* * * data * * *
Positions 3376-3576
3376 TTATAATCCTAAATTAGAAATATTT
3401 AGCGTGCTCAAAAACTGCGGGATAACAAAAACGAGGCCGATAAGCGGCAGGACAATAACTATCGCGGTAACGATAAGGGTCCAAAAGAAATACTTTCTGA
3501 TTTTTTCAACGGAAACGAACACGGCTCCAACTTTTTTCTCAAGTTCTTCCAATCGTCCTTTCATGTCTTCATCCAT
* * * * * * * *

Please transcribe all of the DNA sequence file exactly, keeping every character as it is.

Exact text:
Positions 3376-3576
3376 TTATAATCCTAAATTAGAAATATTT
3401 AGCGTGCTCAAAAACTGCGGGATAACAAAAACGAGGCCGATAAGCGGCAGGACAATAACTATCGCGGTAACGATAAGGGTCCAAAAGAAATACTTTCTGA
3501 TTTTTTCAACGGAAACGAACACGGCTCCAACTTTTTTCTCAAGTTCTTCCAATCGTCCTTTCATGTCTTCATCCAT